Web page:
The 5 Truths of Strategic Communications


I recently attended a communications conference where one of the breakout sessions was titled “The Five Axioms of Strategic Communications.” The speaker specializes in organizational and behavioral communications, and works with CEOs of Fortune 500 companies.  His talk was an update on “truths” about communications originally developed in the 1960s by philosopher and communications theorist Paul Watzlawick. He said there were five basic axioms to explain how miscommunication happens if everybody is “not on the same page.” In the updated version, the speaker called it the “consequences of conversations” where everything happens within an organization as a result of a conversation.  He offered these five “truths” about communications:

Truth 1:  You cannot not communicate.  Even when you think you are not sending any messages, you are communicating. Every behavior is a communications and even the absence of communication sends a message itself.  Everything you do – and don’t do – sends a message. And, those can be nonverbal cues as well.  A raised eyebrow, a frown or a smile, and the sound of silence are all sending a message.

Truth 2:  Leadership communication is symbolic not literal.  If employees in your organization don’t have much knowledge or interaction with the CEO, the will “fill in the blanks”. That’s where symbolism comes in. Say, for example, your company has just gone through a round of layoffs and cost-cutting. The CEO drives up in a brand new sports car and parks in his reserved spot. This is the symbolic lens that employees will now use to filter any communications from your CEO. Leaders – and all employees in an organization – need to practice intentional symbolism. This means thinking about what you want people to know about you. And, there are natural criteria. You are judged by how you spend your time (isolated in your office or walking the floor), who you spend time with (do you interact with employees up and down the organizational ladder?), your content consumption (what do you read, listen to) and your “stuff” (think trinkets on a desk, photos, and personal representations). For example, if the first things somebody sees when they come into your workspace are photos of your family, your dog and awards from a local service club versus pictures of you shaking hands with a celebrity, how different will that symbolic lens be?

Truth 3:  Messages don’t mean anything without context. Words are only words unless they are provided in a context. Think of how many times you’ve heard somebody say they were quoted “out of context”. In today’s world of sound bites, 140 character tweets and social media posts, it’s easy to see how context is left behind. Think about your audience, setting, and how they might interpret your words. Ask yourself, who does this make more/less powerful, impact or disadvantage? It’s important when crafting your messages to lay the groundwork for the context.  At the heart of miscommunication are messages delivered in one context, but understood differently in another.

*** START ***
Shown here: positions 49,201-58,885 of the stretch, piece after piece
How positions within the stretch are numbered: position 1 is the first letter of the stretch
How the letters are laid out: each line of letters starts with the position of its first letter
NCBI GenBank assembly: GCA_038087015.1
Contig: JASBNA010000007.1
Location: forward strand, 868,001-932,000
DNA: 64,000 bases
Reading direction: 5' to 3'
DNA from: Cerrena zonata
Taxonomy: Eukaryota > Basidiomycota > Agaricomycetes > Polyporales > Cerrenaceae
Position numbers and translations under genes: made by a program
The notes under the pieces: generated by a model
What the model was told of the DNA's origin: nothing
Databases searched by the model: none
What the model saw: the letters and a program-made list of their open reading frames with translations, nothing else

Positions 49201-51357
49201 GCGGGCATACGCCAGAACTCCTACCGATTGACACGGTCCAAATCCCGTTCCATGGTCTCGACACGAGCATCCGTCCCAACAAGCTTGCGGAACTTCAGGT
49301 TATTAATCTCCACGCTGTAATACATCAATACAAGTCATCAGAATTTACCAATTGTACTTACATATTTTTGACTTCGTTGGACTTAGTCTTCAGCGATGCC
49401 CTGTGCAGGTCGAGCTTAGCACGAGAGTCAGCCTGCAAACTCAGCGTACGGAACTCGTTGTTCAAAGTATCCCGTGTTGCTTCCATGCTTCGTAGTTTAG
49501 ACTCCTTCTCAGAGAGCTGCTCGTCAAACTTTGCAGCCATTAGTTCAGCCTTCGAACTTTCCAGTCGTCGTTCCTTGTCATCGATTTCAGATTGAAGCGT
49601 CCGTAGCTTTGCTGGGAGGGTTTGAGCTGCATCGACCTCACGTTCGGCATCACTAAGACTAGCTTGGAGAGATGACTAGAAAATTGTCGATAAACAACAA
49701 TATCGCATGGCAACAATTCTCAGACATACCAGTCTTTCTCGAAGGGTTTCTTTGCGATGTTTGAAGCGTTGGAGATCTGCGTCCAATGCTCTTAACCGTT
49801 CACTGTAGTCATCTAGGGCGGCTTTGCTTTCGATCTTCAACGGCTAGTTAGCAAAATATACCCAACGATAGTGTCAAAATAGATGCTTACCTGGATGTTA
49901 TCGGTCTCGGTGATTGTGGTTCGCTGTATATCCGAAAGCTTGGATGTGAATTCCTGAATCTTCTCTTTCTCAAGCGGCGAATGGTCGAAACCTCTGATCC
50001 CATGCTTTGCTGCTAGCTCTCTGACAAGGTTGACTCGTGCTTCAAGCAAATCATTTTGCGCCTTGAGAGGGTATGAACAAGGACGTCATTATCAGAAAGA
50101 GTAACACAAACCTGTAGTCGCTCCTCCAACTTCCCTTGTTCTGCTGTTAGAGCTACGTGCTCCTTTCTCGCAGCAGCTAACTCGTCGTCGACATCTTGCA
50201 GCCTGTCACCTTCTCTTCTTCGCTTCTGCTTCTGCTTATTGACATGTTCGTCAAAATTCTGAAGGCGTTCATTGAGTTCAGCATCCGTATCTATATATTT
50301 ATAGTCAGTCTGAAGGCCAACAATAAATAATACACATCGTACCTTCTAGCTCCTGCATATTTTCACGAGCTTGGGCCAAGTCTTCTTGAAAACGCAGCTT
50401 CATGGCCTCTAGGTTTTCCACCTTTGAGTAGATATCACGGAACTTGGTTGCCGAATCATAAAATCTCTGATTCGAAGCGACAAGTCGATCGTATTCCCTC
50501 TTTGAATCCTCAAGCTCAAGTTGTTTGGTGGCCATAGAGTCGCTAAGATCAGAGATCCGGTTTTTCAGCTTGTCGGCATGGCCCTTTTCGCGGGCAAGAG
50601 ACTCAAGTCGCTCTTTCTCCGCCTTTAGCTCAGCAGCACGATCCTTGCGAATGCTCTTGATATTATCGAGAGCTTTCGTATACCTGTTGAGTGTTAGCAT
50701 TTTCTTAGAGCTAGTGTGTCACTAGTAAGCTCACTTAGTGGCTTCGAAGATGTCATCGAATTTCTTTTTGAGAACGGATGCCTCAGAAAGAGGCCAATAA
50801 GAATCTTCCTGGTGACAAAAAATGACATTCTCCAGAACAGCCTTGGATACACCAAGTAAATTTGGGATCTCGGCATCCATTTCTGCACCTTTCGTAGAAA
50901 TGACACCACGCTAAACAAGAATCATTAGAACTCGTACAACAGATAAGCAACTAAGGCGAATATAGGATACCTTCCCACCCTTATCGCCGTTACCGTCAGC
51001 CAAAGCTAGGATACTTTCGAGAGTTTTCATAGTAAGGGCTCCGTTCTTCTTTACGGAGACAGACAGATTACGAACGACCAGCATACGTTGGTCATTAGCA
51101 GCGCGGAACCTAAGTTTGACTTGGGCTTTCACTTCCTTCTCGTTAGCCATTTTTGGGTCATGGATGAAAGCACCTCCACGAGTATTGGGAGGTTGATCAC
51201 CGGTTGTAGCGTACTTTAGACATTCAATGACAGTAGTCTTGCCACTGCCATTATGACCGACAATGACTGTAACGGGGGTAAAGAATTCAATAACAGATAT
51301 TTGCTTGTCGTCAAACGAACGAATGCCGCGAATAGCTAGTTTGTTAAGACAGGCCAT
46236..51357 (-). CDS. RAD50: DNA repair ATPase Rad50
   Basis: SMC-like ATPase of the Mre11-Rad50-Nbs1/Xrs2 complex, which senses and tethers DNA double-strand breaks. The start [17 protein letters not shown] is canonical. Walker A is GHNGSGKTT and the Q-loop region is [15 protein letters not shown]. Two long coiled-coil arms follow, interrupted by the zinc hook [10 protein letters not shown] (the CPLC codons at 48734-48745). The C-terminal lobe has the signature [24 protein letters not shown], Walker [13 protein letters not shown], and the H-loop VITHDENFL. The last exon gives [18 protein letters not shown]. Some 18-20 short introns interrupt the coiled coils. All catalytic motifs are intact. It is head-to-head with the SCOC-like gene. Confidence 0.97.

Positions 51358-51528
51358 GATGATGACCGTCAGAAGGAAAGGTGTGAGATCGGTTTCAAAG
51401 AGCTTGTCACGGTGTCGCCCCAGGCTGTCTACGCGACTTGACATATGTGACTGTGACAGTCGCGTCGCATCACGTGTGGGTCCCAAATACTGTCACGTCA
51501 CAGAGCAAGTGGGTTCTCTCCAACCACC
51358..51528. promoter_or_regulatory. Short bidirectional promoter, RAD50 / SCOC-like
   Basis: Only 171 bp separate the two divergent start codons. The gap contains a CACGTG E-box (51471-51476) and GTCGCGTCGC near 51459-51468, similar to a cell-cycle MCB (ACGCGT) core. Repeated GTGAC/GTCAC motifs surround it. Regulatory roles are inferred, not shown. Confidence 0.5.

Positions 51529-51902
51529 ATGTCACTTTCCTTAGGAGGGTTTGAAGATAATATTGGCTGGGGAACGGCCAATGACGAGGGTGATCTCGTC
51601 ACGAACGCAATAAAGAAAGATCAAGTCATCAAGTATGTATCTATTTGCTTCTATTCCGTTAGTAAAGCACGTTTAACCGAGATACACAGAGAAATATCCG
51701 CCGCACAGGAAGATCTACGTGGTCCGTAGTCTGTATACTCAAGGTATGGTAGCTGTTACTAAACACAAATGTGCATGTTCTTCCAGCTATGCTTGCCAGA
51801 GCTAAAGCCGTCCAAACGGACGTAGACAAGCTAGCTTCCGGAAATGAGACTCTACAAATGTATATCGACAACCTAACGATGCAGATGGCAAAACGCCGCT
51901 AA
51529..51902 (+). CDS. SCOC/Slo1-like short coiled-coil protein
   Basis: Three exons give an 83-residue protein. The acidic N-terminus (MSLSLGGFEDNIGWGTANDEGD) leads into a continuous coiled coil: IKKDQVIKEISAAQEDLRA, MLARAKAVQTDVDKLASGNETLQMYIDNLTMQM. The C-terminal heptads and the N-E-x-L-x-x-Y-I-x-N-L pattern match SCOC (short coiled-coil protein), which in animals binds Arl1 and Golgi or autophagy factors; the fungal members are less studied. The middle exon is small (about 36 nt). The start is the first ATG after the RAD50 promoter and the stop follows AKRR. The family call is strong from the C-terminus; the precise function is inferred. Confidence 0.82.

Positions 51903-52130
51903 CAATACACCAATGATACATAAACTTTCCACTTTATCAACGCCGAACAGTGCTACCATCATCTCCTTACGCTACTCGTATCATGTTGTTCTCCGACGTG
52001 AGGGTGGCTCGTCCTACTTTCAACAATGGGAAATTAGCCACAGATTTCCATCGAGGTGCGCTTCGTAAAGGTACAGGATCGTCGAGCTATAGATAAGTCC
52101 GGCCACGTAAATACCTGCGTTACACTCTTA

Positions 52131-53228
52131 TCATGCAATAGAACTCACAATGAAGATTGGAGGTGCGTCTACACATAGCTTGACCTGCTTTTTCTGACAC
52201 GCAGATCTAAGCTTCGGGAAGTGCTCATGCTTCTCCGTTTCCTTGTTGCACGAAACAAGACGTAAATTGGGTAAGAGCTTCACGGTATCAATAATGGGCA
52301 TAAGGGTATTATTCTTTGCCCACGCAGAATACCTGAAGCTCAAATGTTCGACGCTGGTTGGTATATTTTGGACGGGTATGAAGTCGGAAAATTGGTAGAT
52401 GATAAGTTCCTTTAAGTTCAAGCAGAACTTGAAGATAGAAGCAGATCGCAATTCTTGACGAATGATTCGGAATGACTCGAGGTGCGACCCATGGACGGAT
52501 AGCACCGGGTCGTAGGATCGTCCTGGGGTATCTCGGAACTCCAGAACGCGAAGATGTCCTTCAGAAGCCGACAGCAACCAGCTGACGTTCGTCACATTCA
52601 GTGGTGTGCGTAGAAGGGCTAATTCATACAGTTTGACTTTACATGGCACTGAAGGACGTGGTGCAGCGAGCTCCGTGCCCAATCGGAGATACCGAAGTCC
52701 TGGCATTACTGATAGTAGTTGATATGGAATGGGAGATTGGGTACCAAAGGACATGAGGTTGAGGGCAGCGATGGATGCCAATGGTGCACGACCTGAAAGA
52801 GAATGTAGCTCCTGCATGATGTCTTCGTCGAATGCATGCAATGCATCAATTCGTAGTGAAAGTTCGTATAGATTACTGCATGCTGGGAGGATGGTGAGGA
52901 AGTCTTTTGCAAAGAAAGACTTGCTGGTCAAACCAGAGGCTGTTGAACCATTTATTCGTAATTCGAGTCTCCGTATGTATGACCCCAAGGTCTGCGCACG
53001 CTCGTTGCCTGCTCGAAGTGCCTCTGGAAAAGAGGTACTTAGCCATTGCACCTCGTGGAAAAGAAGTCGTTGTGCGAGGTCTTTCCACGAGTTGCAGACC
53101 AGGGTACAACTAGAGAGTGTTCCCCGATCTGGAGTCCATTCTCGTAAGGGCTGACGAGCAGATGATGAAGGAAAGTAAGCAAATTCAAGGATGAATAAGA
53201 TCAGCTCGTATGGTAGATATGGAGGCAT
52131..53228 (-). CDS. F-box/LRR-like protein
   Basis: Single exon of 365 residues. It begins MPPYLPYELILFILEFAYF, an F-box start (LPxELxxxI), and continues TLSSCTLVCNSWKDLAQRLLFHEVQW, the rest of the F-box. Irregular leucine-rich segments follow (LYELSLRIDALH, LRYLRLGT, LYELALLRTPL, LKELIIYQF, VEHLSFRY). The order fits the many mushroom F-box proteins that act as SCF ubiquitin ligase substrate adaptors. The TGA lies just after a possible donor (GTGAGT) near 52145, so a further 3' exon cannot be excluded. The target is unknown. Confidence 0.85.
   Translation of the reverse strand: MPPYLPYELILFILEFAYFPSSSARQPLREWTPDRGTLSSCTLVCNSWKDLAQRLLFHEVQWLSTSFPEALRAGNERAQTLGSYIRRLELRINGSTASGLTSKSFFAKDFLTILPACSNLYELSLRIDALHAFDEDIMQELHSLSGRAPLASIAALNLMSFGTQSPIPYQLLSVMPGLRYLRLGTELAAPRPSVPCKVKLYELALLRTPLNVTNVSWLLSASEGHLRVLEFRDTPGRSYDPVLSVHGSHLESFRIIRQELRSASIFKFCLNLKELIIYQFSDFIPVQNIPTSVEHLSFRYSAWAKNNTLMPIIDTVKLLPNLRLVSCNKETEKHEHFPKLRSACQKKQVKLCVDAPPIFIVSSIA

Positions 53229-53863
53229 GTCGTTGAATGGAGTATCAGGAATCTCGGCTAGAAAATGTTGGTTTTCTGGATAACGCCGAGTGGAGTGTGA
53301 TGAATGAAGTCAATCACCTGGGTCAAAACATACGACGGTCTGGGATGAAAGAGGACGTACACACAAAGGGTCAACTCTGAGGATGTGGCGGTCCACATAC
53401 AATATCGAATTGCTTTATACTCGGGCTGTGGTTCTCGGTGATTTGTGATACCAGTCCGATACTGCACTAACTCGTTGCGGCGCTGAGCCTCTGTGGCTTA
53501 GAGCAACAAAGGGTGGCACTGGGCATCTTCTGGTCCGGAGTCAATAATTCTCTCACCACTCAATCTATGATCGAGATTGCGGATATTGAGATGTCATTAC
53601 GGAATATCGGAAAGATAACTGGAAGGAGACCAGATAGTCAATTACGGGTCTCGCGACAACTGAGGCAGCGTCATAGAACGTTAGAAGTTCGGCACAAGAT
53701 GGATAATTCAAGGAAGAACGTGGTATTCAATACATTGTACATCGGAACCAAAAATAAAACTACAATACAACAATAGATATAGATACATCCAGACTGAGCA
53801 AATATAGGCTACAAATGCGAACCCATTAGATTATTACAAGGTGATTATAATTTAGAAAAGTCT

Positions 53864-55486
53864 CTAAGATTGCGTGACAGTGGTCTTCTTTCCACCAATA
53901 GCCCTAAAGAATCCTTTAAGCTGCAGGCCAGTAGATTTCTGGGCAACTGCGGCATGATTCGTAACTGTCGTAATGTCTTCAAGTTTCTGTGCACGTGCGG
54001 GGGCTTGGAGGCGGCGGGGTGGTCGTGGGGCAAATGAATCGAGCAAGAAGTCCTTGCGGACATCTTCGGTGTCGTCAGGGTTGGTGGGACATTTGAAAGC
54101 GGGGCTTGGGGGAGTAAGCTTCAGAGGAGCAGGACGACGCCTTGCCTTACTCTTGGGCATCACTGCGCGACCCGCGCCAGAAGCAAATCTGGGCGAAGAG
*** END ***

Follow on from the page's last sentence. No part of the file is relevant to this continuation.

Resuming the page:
Truth 4:  All conversations happen for a reason. It’s important to know what a conversation is all about.  It’s not simply pushing out information, but identifying what you are trying to communicate. And, you can’t do that without a plan for how to make that happen. Metaphors can be a powerful tool to help others quickly understand and relate to the ideas you are communicating.

Truth 5: Communications is an intentional strategy.  Communications drives relationships and all relationships are different. Communications reflect the hierarchy of relationships as well. There are communications where the parties are equal in stature from a power perspective.  While not guaranteed, this type of communication – where each party is “equal” to another – is often seen as more successful. But, for leaders and employees there is often an imbalance of structure. Leaders would be wise to avoid the off-putting conversations (“never talk about your dinner with the Queen”). That goes back to the intentional symbolism concept. What overarching values do you want to communicate, and what do you  want people to know/see/understand about you?

These five truths of communications can help provide a foundation for all leaders and others in your organization to think about in developing their own communications strategy.

Claudia Keith is part of the GovLoop Featured Blogger program, where we feature blog posts by government voices from all across the country (and world!). To see more Featured Blogger posts, click here.

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